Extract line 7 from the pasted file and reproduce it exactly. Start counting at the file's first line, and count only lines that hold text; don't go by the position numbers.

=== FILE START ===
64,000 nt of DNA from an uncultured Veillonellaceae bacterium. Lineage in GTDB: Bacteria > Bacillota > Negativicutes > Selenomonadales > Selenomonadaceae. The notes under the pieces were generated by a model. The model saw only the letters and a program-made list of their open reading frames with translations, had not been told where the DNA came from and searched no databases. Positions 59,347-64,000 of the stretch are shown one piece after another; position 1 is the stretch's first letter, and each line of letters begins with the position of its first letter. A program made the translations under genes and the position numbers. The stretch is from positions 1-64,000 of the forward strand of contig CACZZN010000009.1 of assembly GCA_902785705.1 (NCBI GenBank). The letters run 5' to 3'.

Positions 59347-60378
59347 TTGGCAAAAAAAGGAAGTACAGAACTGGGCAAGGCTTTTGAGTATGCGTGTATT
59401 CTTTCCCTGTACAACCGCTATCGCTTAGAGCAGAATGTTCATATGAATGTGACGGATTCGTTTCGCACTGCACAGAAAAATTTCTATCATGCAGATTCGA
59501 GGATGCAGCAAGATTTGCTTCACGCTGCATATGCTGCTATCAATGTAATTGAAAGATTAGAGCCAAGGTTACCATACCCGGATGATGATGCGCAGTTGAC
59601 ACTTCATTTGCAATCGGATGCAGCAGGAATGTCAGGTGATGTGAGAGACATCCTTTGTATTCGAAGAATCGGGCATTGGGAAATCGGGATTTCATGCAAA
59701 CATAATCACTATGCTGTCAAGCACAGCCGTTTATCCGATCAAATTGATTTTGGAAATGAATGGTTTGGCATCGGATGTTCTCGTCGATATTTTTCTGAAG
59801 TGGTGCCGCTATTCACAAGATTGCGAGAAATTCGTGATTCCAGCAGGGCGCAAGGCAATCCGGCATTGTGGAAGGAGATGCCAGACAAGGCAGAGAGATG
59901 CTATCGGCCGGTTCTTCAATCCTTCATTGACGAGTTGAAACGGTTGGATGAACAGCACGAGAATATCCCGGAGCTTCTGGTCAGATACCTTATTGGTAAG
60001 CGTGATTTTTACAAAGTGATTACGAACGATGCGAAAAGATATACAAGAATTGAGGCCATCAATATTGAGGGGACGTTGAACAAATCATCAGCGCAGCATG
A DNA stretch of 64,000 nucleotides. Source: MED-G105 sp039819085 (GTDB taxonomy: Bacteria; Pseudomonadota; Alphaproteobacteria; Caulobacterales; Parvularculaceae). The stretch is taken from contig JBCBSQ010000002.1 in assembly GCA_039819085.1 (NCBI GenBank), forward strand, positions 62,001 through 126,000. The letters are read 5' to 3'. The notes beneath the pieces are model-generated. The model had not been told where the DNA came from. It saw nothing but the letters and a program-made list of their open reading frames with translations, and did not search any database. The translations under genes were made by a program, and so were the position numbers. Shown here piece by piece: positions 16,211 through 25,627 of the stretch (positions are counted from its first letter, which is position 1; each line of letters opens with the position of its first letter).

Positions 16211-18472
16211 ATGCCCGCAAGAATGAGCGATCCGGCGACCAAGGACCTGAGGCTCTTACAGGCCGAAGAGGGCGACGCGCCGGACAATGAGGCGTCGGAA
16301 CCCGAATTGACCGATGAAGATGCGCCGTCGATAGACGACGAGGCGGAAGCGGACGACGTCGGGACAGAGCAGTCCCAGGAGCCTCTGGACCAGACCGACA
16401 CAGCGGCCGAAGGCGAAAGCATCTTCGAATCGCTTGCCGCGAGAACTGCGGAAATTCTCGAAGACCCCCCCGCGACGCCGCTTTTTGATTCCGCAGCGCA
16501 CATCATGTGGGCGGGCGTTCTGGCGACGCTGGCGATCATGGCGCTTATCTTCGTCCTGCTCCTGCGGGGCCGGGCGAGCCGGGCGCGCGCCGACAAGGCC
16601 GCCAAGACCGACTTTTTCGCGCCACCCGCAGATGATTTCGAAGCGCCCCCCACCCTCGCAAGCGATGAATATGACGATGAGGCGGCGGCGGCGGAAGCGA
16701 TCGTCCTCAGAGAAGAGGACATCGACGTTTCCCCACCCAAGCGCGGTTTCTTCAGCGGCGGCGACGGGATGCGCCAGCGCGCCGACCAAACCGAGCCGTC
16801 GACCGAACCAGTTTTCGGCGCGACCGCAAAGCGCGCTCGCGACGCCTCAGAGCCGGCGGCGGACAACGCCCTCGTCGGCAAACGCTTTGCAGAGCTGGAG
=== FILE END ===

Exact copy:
59701 CATAATCACTATGCTGTCAAGCACAGCCGTTTATCCGATCAAATTGATTTTGGAAATGAATGGTTTGGCATCGGATGTTCTCGTCGATATTTTTCTGAAG